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The undiscovered numbers (Posted on 2005-10-29) Difficulty: 3 of 5
Arthur and Bert each writes down a positive integer on a piece of paper and then shows it to Charles. Charles then writes two numbers on a blackboard, visible to Arthur and Bert: one of them is the sum of Arthur's and Bert's numbers, and the other is a random number.

After this Charles asks Arthur if he knows Bert's number. If Arthur says he doesn't know, then he asks Bert if he knows Arthur's number. If Bert says he doesn't know, Charles continues with Arthur, then if necessary with Bert and so on... until he gets a positive answer.

When will Charles get a positive answer?

See The Solution Submitted by Hugo    
Rating: 3.6667 (6 votes)

Comments: ( Back to comment list | You must be logged in to post comments.)
re(3): almost a proof | Comment 16 of 32 |
(In reply to re(2): almost a proof by pcbouhid)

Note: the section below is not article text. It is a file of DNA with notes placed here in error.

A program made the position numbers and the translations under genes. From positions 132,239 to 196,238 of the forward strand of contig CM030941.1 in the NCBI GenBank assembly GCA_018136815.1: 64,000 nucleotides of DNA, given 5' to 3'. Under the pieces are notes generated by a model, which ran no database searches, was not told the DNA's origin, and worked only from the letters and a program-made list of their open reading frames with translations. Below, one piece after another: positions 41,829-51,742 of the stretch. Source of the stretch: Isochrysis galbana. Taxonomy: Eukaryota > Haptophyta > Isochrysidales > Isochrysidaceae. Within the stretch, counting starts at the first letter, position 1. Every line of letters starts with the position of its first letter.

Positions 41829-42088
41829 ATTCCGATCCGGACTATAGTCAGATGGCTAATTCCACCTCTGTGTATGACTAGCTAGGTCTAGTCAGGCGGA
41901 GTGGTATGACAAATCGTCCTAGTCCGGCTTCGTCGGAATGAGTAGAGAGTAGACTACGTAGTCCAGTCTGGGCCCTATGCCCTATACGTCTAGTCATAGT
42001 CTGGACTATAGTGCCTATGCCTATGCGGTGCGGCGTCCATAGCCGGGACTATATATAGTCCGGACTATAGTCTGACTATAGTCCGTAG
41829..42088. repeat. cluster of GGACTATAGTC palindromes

To quote pc:

Re-reasoning: A = 4, B = 9, X = 13 and Y = 16.

After Arthurīs "NO", Bert(9) thinks:"Arthur, that have a 4 or a 7, knows that I have a 9 or a 12, and concluded nothing after my first "NO". But if Arthur had a 7, (13-7=6 and 16-7=9) he would know that I couldnīt have a 6, so I must have a 9. Since he answered "NO", his number could only be 4.

The statement "Arthur, that have a 4 or a 7, knows that I have a 9 or a 12, " is wrong. Bert can only say If Arther has a 4 he knows that I have a 9 or a 12. If Arthur had a 7 there's no way he'd know Bert couldn't have a 6. How would he know that?


  Posted by Charlie on 2005-10-30 19:51:55
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